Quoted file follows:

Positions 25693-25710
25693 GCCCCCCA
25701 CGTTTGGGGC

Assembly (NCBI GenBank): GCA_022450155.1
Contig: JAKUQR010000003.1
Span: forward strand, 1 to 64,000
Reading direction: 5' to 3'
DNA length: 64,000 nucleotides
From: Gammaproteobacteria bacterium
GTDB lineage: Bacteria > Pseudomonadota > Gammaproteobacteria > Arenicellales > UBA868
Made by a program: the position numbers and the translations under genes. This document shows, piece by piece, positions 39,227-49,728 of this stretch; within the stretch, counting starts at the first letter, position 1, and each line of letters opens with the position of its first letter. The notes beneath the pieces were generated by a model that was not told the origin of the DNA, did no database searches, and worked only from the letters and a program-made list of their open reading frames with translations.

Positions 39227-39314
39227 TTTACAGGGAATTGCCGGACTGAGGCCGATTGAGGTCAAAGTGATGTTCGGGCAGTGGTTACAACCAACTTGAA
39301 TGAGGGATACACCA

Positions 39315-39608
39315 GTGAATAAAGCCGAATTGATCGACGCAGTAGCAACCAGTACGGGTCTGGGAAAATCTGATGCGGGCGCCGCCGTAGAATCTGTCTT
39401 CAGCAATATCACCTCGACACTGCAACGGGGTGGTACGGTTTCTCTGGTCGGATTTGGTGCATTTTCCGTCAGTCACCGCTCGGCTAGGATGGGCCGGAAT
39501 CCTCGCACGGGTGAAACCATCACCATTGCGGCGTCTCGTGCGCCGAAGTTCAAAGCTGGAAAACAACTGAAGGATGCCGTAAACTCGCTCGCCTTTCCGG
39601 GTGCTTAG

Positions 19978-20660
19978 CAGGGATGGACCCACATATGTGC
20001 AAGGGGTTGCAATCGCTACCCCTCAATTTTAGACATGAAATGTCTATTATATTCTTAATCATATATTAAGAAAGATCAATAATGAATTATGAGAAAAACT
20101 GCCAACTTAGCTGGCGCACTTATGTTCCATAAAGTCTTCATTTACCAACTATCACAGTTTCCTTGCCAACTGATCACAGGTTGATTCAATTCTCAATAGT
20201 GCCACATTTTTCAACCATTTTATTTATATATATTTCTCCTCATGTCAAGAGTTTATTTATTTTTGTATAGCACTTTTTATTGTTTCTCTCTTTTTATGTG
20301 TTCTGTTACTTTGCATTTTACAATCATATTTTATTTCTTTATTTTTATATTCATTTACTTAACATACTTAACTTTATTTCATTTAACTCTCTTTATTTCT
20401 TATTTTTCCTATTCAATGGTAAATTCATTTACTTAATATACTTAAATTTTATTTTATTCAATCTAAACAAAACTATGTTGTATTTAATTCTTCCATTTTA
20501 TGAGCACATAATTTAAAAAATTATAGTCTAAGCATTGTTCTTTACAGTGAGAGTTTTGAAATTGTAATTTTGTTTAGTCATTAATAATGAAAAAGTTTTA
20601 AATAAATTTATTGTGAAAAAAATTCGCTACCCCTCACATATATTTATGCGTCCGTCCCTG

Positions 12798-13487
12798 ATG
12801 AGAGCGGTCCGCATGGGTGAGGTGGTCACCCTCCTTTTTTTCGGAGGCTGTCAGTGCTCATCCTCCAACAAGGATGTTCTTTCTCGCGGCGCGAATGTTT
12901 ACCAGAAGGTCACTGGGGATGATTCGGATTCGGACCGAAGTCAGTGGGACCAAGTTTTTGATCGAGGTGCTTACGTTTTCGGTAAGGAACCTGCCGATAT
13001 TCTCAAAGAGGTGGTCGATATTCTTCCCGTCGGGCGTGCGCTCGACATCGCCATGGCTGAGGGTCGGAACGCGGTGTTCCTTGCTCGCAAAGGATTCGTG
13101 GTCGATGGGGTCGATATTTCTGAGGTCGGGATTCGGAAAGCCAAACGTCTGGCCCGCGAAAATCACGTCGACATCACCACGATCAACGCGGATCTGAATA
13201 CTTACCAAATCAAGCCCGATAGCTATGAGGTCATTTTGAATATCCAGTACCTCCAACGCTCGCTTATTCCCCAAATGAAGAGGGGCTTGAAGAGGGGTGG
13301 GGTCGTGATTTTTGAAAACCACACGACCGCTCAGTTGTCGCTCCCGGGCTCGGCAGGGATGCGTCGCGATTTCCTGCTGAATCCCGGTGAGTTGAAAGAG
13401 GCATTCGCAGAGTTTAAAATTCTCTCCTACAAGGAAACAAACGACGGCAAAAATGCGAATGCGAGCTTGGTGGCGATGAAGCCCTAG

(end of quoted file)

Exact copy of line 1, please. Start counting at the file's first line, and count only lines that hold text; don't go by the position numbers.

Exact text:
Positions 25693-25710